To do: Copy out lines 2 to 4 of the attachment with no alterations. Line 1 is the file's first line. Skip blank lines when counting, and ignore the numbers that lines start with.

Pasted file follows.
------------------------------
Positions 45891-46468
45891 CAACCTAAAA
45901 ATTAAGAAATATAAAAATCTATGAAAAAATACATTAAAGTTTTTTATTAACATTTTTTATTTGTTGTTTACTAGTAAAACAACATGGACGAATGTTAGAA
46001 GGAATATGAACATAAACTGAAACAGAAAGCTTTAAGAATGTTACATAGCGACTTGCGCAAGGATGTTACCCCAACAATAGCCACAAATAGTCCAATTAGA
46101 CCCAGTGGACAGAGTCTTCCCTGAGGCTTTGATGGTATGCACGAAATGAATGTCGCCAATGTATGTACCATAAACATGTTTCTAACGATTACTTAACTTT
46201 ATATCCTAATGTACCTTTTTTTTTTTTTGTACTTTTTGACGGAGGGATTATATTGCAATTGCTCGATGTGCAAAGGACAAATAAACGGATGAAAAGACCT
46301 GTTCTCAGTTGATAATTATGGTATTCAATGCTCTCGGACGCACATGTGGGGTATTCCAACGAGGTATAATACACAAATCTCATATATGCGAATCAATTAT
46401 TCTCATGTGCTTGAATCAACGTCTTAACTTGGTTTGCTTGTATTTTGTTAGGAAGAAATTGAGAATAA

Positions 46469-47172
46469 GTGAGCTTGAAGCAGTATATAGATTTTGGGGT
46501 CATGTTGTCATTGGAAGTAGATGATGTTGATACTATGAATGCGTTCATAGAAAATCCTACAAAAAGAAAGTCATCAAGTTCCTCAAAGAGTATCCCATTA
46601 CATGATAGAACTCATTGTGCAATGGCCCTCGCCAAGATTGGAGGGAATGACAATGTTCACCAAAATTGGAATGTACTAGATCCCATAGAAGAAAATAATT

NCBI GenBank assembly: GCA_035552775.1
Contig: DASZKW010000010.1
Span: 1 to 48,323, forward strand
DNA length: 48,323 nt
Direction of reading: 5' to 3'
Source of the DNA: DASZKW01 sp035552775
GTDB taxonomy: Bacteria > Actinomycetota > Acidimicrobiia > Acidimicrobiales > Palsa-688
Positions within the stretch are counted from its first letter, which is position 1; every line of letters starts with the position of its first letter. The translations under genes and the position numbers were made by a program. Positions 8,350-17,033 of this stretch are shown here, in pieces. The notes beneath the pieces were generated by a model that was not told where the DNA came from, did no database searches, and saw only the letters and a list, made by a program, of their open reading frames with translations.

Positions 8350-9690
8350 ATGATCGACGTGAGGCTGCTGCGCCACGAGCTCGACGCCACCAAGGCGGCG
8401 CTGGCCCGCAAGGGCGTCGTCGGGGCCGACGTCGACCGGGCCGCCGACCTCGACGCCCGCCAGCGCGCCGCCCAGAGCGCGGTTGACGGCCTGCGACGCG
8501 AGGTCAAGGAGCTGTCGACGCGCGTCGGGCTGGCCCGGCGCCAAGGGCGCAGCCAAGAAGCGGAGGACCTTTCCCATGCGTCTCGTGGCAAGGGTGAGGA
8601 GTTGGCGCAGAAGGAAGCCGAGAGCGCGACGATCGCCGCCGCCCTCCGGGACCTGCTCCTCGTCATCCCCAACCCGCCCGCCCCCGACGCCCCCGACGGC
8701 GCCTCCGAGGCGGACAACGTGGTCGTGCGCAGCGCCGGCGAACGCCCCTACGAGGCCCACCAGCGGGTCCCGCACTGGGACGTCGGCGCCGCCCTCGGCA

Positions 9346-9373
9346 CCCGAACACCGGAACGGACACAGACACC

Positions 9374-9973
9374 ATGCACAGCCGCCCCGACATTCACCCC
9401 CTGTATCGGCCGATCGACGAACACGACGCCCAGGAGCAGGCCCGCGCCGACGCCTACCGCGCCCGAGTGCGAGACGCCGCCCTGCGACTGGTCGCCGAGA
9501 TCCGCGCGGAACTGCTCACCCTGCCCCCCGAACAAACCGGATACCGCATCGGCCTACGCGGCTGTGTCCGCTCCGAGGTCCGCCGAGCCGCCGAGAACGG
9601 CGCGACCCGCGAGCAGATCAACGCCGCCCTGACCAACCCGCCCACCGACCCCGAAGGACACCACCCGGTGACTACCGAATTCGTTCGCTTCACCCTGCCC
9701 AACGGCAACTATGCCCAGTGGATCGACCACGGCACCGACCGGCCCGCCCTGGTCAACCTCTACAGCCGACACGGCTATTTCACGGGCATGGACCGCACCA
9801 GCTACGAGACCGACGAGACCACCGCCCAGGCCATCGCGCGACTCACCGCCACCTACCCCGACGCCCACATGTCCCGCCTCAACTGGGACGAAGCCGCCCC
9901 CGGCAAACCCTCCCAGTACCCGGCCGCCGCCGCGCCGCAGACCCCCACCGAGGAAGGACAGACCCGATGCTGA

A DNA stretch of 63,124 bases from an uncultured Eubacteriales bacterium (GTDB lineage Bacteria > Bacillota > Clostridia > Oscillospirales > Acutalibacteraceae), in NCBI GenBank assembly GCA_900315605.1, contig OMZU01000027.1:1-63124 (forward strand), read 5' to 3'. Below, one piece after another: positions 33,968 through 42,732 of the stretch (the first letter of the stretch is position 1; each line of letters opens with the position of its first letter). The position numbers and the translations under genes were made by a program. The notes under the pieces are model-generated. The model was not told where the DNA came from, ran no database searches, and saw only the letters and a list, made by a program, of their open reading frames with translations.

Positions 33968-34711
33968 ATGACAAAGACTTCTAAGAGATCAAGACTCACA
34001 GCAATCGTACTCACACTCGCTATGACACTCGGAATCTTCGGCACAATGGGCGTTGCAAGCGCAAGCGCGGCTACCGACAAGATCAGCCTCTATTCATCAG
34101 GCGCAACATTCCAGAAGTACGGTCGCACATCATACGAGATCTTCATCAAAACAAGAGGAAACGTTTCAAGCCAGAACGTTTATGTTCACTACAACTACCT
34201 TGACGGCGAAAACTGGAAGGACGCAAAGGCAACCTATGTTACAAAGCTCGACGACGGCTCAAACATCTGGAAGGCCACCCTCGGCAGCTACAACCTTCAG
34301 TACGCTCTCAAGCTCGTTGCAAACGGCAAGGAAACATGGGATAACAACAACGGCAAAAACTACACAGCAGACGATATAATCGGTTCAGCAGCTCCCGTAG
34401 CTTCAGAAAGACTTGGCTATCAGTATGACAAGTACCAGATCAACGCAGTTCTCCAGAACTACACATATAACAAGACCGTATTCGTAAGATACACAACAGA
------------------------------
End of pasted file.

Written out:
45891 CAACCTAAAA
45901 ATTAAGAAATATAAAAATCTATGAAAAAATACATTAAAGTTTTTTATTAACATTTTTTATTTGTTGTTTACTAGTAAAACAACATGGACGAATGTTAGAA
46001 GGAATATGAACATAAACTGAAACAGAAAGCTTTAAGAATGTTACATAGCGACTTGCGCAAGGATGTTACCCCAACAATAGCCACAAATAGTCCAATTAGA